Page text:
There are a number of inversion of control containers out there so I thought it would be an interesting experiment to do a simple benchmark. There are different ways that one can instantiate a type in .NET, for example via the new operator, Activator, GetUninitializedObject and Dynamic Method. The performance difference between these methods are in some cases quite high, maybe the same is true for these IoC containers? Granted IoC containers do more than just create objects so other factors will probably play a big role in the results.

So here are the contestants:

I have been using Castle Windsor since 2005 and I think it is the best of the bunch, so I guess I am unconsciously biased toward Windsor.  However I will try to make this benchmark as objective as I can.

The scenario for this test:

  • Have each IoC container resolve a UserController 1000 000 times
  • The UserController will have two constructor dependencies
  • Run the test with transient (new instance for each resolve) and singleton components

The UserController looks like this:

public class UserController
    private IUserRepository repository;
    private IAuthentificationService authService;

    public UserController(IUserRepository repository, IAuthentificationService authService)
        this.repository = repository;
        this.authService = authService;

I have also a general container interface that the benchmark engine will use. Each container will implement this interface.

public interface IContainer
    string Name { get; }

    T Resolve<T>();
    void SetupForTransientTest();
    void SetupForSingletonTest();

All tests used the latest released version of each library. Before you interpret these charts please observe that the measurement is for one million component resolves which means the actual time difference between each container is actually very small.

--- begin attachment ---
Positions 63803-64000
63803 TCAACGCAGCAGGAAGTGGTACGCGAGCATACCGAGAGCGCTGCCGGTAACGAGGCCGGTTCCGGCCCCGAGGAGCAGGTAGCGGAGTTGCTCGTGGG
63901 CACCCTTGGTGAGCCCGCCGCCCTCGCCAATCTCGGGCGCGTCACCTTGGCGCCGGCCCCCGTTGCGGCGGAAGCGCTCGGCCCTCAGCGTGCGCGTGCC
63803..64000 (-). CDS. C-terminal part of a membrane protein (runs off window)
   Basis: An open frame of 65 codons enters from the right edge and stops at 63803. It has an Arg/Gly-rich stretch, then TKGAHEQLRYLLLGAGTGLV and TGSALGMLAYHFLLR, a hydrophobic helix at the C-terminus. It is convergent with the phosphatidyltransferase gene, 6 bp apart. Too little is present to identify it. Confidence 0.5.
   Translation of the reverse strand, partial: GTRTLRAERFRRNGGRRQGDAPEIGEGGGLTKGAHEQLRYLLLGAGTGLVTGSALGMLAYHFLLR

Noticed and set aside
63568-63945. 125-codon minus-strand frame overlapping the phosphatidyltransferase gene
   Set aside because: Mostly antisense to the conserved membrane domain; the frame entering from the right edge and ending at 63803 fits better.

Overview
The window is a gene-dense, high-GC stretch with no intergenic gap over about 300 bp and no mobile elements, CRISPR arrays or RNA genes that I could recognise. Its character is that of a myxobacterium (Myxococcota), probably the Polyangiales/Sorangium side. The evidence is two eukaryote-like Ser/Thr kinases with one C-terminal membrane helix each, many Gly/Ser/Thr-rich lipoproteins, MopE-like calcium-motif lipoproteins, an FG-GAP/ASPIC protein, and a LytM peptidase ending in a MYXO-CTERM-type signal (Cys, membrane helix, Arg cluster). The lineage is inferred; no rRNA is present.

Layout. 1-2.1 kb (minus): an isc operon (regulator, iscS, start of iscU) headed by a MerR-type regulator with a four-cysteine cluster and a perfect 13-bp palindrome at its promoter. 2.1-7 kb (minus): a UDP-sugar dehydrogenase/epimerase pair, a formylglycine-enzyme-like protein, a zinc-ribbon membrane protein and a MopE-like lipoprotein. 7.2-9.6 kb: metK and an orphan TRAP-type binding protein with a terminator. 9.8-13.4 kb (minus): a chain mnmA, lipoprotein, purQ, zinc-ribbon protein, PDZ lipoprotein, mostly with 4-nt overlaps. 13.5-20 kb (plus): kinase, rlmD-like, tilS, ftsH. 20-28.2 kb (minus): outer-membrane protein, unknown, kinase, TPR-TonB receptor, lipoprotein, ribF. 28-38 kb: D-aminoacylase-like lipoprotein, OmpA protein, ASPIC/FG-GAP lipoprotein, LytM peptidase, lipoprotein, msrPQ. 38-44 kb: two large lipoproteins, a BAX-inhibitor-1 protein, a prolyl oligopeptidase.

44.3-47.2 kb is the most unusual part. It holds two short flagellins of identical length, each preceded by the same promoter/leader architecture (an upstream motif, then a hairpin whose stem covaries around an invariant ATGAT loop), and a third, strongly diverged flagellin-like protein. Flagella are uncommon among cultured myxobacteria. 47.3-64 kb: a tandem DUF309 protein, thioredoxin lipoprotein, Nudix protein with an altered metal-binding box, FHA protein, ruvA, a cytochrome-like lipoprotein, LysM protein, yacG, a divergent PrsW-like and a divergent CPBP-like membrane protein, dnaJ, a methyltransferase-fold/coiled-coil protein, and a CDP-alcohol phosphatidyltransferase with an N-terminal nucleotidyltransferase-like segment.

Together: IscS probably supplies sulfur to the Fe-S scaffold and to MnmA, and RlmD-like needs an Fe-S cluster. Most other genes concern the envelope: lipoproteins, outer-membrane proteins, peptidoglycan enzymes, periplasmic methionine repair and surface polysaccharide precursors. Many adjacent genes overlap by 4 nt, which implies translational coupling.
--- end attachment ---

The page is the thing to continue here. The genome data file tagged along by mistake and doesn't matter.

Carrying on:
Here are the results when all components were setup as singletons:


Here are the results when all components were setup as transient:


So what does these charts tell us? Lets take the biggest difference in the transient case, Spring.NET took 44.149 seconds and Unity took 8.164 seconds, what is the actual difference when resolving a single instance?

  Spring.NET : 44.149 / 1000000 = 0.000044149 seconds
  Unity      :  8.164 / 1000000 = 0.000008164 seconds

So the actual difference is only about 36 microseconds. Another way to put these values into perspective is to compare against the new operator. I created a NewOperatorContainer with a resolve method that looks like this:

public T Resolve<T>()
    object o = new UserController(new LdapUserRepository(), new DefaultAuthentificationService());
    return (T) o;

OK, comparing the above with an inversion of control container is like comparing apples to oranges, an IoC handles so much more than just object creation. Also an IoC cannot use the new operator directly but must use one of the other methods. My guess is that all IoC containers in this test uses an approach which involve IL Generation which if cashed comes close to using the new operator directly. Anyway I think it will show just how small the difference between the real IoC containers are. In order to visualize this I needed to invert the values so that high means fast and low means slow.


Update: The above chart can be very misleading. The x-axis is not seconds but 1/s. I hope it shows that the difference between the containers are very small compared to instantiating the objects manually.

OK, can we draw any conclusion from the test? Well I think we can say that performance should not be an issue when choosing one of these IoC containers. The difference is too small. When you choose which container to use you should consider other aspects, like how invasive the container is to they way you want to work.

For the complete code: